Online booking is required.

A full list of iSkills workshops coming up this term can be found here.

Not sure where to study in the SSL? Find out more about our study spaces

Not sure where to study in the SSL? We have a variety of study spaces/seating for you to choose from. We also have different volume levels assigned to our study spaces, so you can easily find a silent space or somewhere you can talk. Read on below to discover the different options and then all you have to do is decide what suits you best.

Prefer to study with your friends? Does being surrounded by other people studying help you get down to work?

Our open plan seating might be your best choice. We have 2 options available:

A large open plan seating area on the south side of the library. Floor to ceiling windows ensure lots of natural light. The desks are roomy which means you can spread out your study materials. Desks are equipped with devices to lock your laptops to, ethernet and power sockets (either above or below the desks). This area of the library is designated a Silent Zone (silent study, no conversations)

Our second area of open plan seating is located on the east side of the library. These desks are partitioned, to allow for a degree of privacy. Again there is plenty of natural light from the windows adjacent to the seating. Desks are equipped with power and ethernet sockets. This area of the library is also designated a Silent Zone (silent study, no conversations)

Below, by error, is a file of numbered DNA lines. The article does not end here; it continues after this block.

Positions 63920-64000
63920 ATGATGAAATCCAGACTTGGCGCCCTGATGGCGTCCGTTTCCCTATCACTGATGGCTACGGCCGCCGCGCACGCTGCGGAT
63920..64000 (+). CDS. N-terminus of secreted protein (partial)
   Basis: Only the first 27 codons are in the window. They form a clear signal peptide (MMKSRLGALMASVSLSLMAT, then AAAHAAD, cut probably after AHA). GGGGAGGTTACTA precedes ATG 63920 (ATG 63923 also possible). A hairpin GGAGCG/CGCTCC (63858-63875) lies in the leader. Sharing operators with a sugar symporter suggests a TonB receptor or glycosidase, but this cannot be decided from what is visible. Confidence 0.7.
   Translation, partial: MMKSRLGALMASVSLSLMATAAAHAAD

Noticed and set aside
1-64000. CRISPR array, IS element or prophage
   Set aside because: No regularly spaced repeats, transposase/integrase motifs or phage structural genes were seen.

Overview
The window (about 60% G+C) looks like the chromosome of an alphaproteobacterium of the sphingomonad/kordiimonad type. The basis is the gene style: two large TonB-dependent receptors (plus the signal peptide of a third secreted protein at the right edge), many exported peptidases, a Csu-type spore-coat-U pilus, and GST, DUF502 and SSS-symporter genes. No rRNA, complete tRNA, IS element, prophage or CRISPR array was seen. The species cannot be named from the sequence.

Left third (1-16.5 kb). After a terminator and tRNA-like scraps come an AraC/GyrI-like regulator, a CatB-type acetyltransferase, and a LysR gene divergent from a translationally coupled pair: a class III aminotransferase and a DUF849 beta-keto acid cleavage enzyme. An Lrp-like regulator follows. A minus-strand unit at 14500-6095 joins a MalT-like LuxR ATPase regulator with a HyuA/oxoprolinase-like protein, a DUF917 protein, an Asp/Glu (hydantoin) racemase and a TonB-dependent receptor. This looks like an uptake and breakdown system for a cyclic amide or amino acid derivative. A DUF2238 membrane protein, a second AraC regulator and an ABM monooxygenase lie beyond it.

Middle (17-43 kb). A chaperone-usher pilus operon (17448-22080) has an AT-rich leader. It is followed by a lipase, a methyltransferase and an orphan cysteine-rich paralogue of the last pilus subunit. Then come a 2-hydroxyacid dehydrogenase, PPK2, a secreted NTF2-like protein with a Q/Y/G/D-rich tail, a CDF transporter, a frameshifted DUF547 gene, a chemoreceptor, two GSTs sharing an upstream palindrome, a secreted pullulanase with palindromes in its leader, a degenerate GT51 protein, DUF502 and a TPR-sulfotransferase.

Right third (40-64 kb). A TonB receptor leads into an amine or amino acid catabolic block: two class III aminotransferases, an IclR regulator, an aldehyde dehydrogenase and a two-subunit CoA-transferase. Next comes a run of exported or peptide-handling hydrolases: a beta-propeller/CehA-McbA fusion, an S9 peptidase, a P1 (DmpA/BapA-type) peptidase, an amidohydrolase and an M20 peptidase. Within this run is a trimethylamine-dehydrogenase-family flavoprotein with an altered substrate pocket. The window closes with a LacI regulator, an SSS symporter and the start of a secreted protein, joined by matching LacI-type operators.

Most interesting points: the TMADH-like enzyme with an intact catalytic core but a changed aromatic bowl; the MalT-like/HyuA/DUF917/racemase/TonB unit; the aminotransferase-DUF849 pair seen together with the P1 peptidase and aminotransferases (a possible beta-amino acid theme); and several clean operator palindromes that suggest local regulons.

Is being surrounded by others distracting for you? Do you prefer a space where you can be completely on your own or with only a few people nearby?

Our study carrels, individual partitioned seating or individual study desks will be your best choice:

We have 10 study carrels. Two are double carrels and the rest are single. All are sound proofed, have power sockets and Wi-Fi. All have over head lighting and are equipped with desk lamps. The carrels designated for general use operate on a first-come, first served basis. See our guide to study carrel etiquette.